Bonding begins at conception, is strengthened during the pregnancy and culminates with you meeting each other at the birth, regardless of the circumstances. Feeling disappointed with your birth experience or how you birthed your baby should not be confused with feeling that you’re not bonding with the baby. You will need time to process your emotions, but you’ll soon see that it doesn’t matter to your baby how they were birthed, just that you’re their mum!
Expectant mums are encouraged to open up a conversation with their healthcare practitioner in order to discuss the various options available to them, along with finding out what the most suitable options are.
Kane Crammond, Product Manager at Ethicon Australia, said, “Our goal is to provide medical solutions that help patients get better outcomes, and we know from years of experience and feedback that options like wearable glue dressings are one way to achieve that. But this research shows that the first step to a great outcome is actually better communication.”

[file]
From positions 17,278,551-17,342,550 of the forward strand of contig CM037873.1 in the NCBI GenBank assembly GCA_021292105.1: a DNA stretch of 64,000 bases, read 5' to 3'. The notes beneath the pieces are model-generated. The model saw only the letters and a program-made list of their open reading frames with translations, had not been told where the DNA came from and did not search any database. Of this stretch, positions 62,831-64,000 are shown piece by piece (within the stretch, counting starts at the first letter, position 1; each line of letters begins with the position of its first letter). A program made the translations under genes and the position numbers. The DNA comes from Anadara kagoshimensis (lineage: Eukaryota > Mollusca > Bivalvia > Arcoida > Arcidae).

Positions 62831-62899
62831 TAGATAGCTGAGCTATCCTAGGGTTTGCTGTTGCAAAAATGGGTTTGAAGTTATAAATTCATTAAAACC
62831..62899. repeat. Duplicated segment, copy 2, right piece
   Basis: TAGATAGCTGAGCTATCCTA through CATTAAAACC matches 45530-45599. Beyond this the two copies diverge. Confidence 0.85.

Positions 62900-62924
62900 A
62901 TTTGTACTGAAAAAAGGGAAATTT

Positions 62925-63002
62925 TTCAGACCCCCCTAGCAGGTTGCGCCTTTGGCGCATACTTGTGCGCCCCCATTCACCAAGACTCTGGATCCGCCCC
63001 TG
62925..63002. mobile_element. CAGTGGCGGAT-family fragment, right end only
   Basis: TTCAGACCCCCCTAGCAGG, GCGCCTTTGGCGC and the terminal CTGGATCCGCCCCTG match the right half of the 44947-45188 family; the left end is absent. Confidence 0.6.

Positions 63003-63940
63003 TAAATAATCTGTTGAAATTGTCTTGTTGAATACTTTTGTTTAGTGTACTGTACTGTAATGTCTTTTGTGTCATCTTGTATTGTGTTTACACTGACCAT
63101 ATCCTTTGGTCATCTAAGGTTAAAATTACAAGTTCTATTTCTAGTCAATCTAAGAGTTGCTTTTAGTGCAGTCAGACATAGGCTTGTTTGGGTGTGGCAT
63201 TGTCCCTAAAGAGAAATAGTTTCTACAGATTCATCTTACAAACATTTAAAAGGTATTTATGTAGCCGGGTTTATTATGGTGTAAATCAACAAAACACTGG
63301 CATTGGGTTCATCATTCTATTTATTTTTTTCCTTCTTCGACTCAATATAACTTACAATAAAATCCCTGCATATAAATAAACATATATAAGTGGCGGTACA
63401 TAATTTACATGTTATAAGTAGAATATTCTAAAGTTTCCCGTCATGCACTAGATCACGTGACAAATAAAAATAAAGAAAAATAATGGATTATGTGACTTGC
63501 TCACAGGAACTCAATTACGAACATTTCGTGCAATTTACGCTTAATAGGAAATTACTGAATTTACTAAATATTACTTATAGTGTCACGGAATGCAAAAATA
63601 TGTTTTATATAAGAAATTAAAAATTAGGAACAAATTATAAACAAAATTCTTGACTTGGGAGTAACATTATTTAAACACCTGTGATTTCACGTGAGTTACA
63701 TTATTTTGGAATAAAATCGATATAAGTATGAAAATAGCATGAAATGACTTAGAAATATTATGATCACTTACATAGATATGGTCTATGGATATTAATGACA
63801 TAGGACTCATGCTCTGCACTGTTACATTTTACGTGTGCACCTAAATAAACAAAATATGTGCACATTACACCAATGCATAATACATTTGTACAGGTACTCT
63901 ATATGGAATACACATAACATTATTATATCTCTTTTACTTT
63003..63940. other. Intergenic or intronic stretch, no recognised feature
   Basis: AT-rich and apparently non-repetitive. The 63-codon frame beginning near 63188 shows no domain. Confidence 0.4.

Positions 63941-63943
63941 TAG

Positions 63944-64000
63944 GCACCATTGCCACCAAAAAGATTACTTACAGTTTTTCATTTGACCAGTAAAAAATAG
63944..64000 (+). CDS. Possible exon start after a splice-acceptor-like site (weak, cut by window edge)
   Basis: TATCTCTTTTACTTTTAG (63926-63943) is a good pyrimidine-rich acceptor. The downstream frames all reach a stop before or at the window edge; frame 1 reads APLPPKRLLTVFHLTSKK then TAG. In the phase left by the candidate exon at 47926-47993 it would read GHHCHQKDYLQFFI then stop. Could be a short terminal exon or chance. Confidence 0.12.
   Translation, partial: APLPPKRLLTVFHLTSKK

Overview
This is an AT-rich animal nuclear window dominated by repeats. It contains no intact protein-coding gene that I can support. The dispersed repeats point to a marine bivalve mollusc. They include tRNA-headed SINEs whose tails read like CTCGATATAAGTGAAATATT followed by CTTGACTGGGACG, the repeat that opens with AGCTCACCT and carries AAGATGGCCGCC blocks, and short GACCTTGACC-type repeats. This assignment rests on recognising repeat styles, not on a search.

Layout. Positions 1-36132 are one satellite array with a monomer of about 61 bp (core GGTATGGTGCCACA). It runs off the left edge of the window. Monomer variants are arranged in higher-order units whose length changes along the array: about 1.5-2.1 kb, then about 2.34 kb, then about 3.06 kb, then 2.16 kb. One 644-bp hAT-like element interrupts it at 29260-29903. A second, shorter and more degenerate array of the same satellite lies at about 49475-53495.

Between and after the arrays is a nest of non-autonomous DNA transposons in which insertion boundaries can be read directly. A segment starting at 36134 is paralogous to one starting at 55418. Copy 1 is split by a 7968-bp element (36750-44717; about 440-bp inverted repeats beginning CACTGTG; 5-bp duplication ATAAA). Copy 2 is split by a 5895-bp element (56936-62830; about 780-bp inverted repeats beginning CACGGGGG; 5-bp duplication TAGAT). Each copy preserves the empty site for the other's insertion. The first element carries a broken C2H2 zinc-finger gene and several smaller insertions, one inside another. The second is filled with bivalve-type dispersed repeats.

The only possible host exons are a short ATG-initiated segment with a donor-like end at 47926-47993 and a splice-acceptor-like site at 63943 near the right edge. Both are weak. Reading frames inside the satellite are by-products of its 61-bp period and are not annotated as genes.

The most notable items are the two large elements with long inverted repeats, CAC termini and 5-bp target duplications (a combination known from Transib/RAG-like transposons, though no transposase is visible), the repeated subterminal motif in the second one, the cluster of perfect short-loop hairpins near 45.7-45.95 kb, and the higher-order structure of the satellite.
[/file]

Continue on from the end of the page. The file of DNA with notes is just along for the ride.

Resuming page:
“We hope these findings help empower women to speak to their healthcare professionals about the options available to them and help healthcare professionals further understand what their patients want and need, resulting in optimal healing and overall satisfaction for mums.”
Dr. Kate Kerridge and Midwife Lyn Ratcliff are working in partnership with Ethicon Australia, empowering women to have a conversation with their health care professional on their caesarean options.
*Survey conducted by Pure Profile, consisting of 1,011 Australian women across all states who were either pregnant or had a child under 3 years old.
Were you bothered by any scarring during child birth? Tell us in the comments below.